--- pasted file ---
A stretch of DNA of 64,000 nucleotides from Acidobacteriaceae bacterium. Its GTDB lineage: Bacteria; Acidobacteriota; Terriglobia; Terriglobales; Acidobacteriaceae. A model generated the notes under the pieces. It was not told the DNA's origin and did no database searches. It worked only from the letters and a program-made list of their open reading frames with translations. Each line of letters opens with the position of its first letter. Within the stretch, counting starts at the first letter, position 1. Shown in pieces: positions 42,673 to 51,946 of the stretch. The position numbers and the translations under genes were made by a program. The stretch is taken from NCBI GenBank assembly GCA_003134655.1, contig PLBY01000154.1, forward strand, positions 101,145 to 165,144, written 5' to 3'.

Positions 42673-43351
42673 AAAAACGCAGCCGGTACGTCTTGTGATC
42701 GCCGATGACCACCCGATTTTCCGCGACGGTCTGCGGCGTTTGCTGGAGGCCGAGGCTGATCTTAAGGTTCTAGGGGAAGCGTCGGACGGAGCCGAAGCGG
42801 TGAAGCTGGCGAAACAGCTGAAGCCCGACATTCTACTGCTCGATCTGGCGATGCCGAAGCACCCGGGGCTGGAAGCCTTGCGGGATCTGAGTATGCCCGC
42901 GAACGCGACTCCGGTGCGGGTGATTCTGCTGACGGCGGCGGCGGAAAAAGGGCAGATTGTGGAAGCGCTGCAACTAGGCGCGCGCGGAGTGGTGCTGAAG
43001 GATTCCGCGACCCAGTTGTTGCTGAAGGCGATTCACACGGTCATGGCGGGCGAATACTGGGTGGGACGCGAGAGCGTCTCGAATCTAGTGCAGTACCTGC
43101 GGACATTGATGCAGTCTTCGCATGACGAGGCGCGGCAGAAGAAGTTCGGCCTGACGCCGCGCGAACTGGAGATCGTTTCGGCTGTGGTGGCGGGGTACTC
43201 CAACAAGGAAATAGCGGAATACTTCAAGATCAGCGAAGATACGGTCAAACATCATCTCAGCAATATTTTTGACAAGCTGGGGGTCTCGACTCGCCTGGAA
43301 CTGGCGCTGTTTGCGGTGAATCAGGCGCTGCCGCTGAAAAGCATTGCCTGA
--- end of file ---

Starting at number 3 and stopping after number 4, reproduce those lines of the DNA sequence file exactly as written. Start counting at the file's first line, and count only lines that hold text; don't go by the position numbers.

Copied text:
42673 AAAAACGCAGCCGGTACGTCTTGTGATC
42701 GCCGATGACCACCCGATTTTCCGCGACGGTCTGCGGCGTTTGCTGGAGGCCGAGGCTGATCTTAAGGTTCTAGGGGAAGCGTCGGACGGAGCCGAAGCGG